NSW government prints record-breaking deficit

Via the excellent George Tharenou at UBS:

NSW Budget deficit a record $36.5bn or 5.8% of GSP in 20/21, & 4.1% in 21/22

Reflecting the impact of COVID, the NSW State Budget total Non-Financial Public Sector (NFPS) fiscal balance has deteriorated very sharply, since the last update in the HYR. The cumulative deficits over the 5 years to 2023/24 increased by a material $64bn, to $120bn. Specifically, the deficit was in 19/20 was revised to $25.9bn (4.2% of GSP), and increases to a record $36.5bn (5.8% of GSP) in 20/21, but remains large at $27.1bn (4.1%) in 21/22. The main driver over 19/20 and 20/21 is actually ~record high (since at least the 1990’s) growth in expenses of 9%+ y/y; whereas revenues were marked down sharply, but are still ~flat. Even with the ‘cap’ on wages growth reduced to 1.5% y/y (was 2.5%), the total public wage bill is still forecast to average ~3% over the profile, reaching $47bn in 23/24. Meanwhile, public capex (i.e. purchases of nonfinancial assets) boomed 24% y/y in 20/21, but then only edges up 3% y/y to $28bn in 21/22, and is then projected to fall very sharply. UBS estimate of the Australian and State Government Budgets (so far) imply that total public capex for 20/21 will grow by ~13% y/y, but then slump to ~flat in 21/22; albeit we continue to expect that further material fiscal stimulus will be required to underpin the overall (capex) growth outlook. NSW debt lifts to record $191bn in 23/24 (27.0% of GSP); up $78bn since HYR NSW total NFPS gross borrowing already lifted from $62.4bn (or 10.0% of GSP) in 18/19, to $94.9bn (15.3%) in 19/20, reflecting the initial impact of COVID. However, debt continues to rise very sharply over coming years, to $128.3bn (20.4%) in 20/21, and then a record high of $190.8bn (27.0%) in 23/34. This peak is a very large increase of $77.6bn since the HYR, which was projected to top out at $113.2bn (15.4%).

Budget flags asset sales & stamp duty/land tax reform (but not in the numbers)

The Budget flagged significant asset sales and reform of property tax; but weren’t included in the numbers. There will be a review until March into allowing property buyers – residential and commercial – a choice to replace both stamp duty and land tax, with an annual property tax. The rates differ for owner-occupiers, investors and commercial property. But, the top 20% of residential property buyers, based on price, would still be required to pay stamp duty. First home buyers could receive grants up to $25k to help cover stamp duty. This change would overall reduce revenue by $11bn in just the first 4 years, but is designed to be eventually revenue neutral (albeit over 50 years). The reform is estimated to increase NSW GSP by 1.7% in the long-run, because stamp duty is such an inefficient tax that removing/replacing it should lead to a material improvement in transaction volumes and labour market mobility, which lifts economic activity. Meanwhile, other policies include raising the payroll tax threshold from $1mn to $1.2mn; scrapping payroll tax for companies that create 30 jobs in NSW, lowering payroll tax for all businesses in 20-21 and 21/22 from 5.45% to 4.85%; $1500 to cover government fees; as well as a $100 rebate for household entertainment.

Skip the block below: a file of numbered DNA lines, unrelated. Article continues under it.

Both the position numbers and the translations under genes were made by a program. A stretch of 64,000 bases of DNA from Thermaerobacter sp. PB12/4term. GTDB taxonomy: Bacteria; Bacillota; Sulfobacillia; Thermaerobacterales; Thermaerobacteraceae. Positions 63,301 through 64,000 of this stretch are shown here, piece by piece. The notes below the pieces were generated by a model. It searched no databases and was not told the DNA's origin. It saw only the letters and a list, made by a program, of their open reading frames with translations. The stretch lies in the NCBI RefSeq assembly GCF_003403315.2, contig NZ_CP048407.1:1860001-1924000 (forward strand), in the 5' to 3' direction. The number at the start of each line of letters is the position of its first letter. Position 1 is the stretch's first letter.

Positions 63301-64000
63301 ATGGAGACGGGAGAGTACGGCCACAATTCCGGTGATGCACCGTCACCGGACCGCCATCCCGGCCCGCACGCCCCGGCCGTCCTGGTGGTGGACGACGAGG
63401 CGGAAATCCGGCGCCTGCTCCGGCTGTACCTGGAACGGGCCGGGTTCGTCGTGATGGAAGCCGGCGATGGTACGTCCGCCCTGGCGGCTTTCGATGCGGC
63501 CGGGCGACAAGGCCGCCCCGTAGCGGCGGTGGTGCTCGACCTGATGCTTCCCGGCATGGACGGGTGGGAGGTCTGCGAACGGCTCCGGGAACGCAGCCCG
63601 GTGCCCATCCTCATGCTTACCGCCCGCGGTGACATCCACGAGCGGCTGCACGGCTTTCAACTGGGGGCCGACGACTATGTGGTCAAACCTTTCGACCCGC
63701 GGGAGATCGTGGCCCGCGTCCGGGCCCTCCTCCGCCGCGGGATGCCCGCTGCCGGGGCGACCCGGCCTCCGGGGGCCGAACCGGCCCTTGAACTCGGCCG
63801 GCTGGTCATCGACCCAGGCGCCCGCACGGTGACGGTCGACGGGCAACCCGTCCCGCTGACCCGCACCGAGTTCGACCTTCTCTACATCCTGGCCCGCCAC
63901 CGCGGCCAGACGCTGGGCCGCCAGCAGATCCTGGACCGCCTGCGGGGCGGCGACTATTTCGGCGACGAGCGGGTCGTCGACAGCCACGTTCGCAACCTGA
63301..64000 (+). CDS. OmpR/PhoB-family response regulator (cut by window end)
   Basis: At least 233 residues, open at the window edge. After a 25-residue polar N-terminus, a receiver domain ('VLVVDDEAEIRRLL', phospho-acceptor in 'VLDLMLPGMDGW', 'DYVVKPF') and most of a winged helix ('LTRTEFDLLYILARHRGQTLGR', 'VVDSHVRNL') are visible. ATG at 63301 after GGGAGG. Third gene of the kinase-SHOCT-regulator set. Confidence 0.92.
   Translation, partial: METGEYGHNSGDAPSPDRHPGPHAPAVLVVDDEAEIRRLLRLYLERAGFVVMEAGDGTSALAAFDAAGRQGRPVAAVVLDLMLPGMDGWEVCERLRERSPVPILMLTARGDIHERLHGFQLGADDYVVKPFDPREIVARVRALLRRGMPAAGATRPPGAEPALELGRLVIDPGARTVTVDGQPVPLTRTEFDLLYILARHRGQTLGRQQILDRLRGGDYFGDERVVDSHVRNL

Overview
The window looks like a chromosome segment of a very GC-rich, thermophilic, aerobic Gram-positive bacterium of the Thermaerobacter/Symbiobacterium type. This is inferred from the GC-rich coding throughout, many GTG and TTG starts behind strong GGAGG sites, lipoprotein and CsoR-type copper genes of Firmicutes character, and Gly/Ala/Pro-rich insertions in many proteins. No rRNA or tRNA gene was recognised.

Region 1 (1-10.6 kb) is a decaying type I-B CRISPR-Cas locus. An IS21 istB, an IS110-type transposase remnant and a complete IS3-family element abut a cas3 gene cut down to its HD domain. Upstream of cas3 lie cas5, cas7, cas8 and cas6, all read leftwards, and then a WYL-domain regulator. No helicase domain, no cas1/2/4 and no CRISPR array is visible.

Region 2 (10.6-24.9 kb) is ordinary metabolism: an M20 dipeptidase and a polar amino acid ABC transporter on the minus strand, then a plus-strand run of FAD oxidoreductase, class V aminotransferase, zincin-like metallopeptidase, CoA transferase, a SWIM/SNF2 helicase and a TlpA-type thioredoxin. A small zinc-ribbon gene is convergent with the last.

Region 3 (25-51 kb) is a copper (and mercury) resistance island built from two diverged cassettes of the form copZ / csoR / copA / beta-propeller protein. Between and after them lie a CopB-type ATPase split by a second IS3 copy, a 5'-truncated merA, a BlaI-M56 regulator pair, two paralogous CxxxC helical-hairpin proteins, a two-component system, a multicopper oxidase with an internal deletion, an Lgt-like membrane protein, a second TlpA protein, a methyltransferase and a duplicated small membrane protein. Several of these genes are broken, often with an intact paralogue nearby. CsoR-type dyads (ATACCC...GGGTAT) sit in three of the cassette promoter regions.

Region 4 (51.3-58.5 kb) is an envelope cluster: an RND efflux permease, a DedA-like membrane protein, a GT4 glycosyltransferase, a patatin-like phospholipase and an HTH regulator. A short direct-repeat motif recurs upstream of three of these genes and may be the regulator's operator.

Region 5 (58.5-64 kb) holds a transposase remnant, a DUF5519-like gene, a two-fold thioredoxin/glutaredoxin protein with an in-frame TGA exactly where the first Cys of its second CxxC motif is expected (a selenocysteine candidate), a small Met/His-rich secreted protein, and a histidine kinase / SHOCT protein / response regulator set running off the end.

Total Government deficit of ~$337bn or ~17% of GDP in 20/21 = more RBA QE?

Overall, we still estimate that across all the State & Territories (including our projections for revisions in the upcoming budgets for Victoria and Queensland), that the ‘whole of State’ budget deficit will end up around ~$120bn in 20/21, and stay very high over ~$70bn in 21/22. Also including the Australian Government, the total Government Budget deficit in 20/21 will likely end up around ~$337bn or 17% of GDP in 20/21, and still approach $200bn or 10% of GDP in 21/22. Given this, we reiterate our view that even with positive news of a potential vaccine, we see the RBA expanding and/or extending QE (beyond their current $100bn program) as more likely than expected by the markets and consensus.

Not that it matters any longer but this is the death knell of the S&P AAA sovereign rating.

David Llewellyn-Smith
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  1. boomengineeringMEMBER

    All I can say is “What a waste” for what result ?
    See it all the time when I go to the factory at CC. They have a car worth $2K and spend $100K on it to fix/hot it up and it’s still worth under $5K.

  2. All State debt is Commonwealth debt at the end of the day and buyers of State debt have always understood this. When you add up the Commonwealth’s true liabilities (including contingent liabilities) they really are quite something. Well north of 100% of GDP.

    • I think constitutionally all commonwealth debt is state debt (as commonwealth power comes from the states – no states / no cth) but you are right – interesting if we fixed the state / fed divide at some stage.

  3. So it either makes a great deal of difference (debt) or it doesn’t.

    If it doesn’t make any difference, lets triple it quadruple it or more.

    If it does make a difference will it need to ne paid down or higher interest charges applied to the whole debt.

    We are in la la land.

    • Correct. All this double-speak does my head in. None of these claims actually make any sense, looked at rationally.

      We either print like crazy and monetize Govt debt, merrily living beyond our means — or admit we’re bankrupt. It’s that simple.